Innovation: With the emergence of IoT and continuing development in AI marketing, Martech companies will be able to provide clients with more robust solutions to help marketers speak directly with their audiences and establish ROI. Marketing channels will continue to be disrupted; channels that fail to adapt to change will ultimately be phased out. As consumers seek out new experiences presented by 5G, marketers must monitor trends to identify the most relevant formats to deliver rich brand experiences at scale. Also, new alliances will need to be forged between media and creative teams, platform owners, engineers and data scientists to build solutions that will harness these new consumer experiences.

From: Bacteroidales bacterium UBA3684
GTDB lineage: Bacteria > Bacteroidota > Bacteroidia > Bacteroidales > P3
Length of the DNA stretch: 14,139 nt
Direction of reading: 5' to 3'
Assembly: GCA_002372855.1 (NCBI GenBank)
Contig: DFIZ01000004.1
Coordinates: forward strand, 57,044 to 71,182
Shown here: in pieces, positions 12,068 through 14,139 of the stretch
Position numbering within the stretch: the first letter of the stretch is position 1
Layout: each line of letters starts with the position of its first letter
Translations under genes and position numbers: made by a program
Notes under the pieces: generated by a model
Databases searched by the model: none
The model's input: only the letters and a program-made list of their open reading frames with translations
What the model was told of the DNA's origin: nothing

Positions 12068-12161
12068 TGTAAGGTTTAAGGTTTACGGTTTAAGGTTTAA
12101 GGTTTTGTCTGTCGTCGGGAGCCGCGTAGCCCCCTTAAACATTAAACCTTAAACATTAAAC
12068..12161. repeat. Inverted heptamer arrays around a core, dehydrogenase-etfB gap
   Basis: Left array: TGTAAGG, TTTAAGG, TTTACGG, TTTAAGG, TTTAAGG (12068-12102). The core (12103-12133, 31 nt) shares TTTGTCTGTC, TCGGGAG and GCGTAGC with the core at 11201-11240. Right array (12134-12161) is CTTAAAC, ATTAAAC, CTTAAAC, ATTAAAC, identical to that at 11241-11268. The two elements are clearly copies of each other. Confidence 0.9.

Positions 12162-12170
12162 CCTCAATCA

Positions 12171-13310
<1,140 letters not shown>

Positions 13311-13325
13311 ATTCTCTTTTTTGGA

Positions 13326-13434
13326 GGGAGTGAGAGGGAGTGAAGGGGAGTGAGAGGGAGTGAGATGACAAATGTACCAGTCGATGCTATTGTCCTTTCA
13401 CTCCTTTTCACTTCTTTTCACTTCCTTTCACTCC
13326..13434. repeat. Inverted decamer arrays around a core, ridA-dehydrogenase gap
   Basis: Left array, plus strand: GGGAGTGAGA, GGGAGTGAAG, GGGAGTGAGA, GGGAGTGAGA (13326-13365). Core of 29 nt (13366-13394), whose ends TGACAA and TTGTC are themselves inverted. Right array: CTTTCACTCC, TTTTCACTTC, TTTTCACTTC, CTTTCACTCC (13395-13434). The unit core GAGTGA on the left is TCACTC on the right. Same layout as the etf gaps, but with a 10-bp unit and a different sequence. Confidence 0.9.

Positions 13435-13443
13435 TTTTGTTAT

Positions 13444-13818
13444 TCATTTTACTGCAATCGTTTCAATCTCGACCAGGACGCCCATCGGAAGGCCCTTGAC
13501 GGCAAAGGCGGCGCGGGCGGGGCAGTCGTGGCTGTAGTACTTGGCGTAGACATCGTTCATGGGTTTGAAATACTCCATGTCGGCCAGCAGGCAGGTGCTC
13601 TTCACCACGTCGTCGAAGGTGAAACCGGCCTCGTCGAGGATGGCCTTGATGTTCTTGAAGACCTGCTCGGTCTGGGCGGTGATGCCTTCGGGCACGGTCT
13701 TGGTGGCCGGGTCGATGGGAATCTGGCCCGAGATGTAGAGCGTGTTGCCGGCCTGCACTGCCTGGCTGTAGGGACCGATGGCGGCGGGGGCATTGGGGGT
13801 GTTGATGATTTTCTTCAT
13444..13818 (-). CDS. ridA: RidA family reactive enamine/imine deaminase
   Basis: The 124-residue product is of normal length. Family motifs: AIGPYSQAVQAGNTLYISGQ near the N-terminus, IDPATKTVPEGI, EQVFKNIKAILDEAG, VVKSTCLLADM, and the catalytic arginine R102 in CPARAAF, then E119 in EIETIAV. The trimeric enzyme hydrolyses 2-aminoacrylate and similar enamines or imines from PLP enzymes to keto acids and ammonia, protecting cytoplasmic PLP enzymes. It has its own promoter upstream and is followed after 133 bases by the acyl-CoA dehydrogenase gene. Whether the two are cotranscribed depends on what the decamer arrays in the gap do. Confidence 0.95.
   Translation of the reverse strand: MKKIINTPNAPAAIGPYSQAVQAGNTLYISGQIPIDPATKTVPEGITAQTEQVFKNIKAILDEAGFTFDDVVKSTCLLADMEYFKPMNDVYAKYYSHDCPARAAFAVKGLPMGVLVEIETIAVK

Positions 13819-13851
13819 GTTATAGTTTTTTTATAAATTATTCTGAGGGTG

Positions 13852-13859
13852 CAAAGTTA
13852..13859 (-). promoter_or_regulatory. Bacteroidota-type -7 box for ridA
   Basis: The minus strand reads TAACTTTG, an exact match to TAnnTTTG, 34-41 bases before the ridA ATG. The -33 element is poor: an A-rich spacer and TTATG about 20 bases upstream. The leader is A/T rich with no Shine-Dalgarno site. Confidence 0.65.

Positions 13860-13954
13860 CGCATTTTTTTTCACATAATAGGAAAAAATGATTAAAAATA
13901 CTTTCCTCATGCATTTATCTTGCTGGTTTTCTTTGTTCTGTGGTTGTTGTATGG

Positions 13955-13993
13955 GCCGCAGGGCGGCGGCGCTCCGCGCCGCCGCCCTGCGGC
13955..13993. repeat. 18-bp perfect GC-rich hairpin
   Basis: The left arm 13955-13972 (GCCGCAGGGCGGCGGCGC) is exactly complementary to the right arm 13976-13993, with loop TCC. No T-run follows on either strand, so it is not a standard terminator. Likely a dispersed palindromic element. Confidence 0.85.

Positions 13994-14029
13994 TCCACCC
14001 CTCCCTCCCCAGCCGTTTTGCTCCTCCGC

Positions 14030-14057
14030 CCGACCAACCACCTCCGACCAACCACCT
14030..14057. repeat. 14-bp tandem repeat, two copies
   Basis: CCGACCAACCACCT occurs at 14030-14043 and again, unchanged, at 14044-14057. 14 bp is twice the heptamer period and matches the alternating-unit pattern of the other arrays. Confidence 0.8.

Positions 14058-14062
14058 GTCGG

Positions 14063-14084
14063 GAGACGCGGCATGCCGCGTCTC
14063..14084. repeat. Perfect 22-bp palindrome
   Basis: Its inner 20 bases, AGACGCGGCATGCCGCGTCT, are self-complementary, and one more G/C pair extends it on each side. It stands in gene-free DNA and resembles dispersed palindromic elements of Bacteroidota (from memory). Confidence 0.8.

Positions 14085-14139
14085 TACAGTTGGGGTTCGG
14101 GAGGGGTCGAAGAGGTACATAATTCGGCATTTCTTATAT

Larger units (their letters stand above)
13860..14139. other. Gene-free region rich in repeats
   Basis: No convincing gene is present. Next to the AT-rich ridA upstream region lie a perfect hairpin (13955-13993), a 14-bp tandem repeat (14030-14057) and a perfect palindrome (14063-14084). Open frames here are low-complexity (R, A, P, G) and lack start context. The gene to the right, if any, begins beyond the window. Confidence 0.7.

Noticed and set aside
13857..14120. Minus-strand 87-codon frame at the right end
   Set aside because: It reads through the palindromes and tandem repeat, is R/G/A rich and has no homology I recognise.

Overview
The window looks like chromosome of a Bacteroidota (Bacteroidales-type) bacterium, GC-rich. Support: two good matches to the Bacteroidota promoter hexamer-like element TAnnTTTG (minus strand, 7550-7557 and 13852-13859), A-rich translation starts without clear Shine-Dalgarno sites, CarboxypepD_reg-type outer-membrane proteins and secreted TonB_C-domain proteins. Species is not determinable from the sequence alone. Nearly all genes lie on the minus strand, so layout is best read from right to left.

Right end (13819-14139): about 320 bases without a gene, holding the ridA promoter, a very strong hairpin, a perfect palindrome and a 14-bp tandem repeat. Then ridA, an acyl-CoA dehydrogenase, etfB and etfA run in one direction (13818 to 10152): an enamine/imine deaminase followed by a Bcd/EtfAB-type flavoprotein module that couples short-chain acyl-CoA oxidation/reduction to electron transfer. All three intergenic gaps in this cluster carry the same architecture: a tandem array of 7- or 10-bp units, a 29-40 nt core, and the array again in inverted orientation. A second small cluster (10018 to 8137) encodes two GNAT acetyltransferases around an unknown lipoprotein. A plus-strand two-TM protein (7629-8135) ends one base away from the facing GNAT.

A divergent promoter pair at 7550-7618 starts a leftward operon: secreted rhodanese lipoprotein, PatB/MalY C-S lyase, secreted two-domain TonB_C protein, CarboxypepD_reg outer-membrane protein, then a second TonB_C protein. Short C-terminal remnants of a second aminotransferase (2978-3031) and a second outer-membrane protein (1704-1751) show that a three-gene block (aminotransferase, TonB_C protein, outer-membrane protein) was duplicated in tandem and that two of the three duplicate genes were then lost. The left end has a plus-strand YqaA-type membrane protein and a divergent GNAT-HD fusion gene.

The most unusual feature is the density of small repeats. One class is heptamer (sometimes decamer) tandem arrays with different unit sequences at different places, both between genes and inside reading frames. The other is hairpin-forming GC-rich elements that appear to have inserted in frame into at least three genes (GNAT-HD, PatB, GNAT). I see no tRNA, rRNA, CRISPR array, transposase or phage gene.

Key challenges

Implementing, maintaining, and optimising businesses’ Martech is not a simple, streamlined process. Businesses should prepare to overcome key challenges before they can fully realise the benefits of marketing technology.

Selecting the Right Platform

Selecting a platform is more than finding the right technology — it extends into finding the right partner. Integrating a new system is often a challenge, and the process of working with internal and external stakeholders to roll out technology can create unexpected hiccups.

Processing Data

There’s a lot of data in today’s marketing environment. Ciphering through data to determine what is and isn’t important could be a sizable challenge. Selecting the right vendor and working together with data scientists to help analyse the vast amounts of data can help steer your marketing department in the right direction.

Working With Service Providers